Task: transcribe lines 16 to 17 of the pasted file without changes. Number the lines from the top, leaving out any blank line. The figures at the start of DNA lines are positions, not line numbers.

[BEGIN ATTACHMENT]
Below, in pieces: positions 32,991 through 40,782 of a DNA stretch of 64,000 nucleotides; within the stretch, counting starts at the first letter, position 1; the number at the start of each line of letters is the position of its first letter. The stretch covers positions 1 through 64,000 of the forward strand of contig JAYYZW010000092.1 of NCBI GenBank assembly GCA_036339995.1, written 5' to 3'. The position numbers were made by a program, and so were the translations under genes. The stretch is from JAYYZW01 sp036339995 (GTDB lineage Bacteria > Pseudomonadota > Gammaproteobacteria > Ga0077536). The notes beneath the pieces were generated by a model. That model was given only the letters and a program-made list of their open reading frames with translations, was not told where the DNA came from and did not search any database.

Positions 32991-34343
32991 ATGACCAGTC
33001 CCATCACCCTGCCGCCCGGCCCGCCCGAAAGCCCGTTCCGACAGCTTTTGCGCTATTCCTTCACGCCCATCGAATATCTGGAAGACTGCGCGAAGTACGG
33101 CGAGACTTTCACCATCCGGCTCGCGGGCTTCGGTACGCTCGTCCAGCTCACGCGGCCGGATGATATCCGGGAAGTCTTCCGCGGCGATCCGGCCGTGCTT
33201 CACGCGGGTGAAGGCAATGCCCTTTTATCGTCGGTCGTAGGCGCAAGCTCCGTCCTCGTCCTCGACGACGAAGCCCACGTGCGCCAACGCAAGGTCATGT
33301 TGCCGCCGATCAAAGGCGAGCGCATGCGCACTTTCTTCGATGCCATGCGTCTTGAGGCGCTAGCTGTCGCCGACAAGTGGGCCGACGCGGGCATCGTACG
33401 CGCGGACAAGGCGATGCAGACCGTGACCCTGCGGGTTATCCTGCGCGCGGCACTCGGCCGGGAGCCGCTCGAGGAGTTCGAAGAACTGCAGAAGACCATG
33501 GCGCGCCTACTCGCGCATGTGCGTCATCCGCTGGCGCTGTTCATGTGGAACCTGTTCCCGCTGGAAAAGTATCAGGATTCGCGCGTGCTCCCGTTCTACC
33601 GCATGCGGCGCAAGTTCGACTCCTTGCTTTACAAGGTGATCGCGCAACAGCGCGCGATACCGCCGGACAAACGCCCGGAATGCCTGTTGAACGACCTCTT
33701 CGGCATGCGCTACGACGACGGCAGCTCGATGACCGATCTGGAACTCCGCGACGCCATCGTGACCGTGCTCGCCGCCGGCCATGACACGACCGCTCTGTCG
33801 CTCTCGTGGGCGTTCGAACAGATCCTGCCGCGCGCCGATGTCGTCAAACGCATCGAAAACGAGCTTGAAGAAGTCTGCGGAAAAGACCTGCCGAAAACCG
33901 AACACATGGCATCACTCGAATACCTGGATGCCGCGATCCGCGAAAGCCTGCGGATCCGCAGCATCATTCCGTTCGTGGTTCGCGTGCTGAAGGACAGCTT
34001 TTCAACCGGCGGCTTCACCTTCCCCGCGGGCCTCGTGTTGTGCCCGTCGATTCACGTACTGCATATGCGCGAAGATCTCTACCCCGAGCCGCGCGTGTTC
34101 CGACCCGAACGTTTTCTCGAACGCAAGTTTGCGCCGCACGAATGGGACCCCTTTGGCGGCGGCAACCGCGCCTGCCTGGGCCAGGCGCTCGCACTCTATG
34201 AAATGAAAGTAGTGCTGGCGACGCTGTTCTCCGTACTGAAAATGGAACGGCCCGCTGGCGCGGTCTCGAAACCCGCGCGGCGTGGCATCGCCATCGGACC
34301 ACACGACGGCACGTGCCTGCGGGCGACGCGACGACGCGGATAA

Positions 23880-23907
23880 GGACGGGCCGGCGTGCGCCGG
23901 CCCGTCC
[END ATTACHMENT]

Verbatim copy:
34201 AAATGAAAGTAGTGCTGGCGACGCTGTTCTCCGTACTGAAAATGGAACGGCCCGCTGGCGCGGTCTCGAAACCCGCGCGGCGTGGCATCGCCATCGGACC
34301 ACACGACGGCACGTGCCTGCGGGCGACGCGACGACGCGGATAA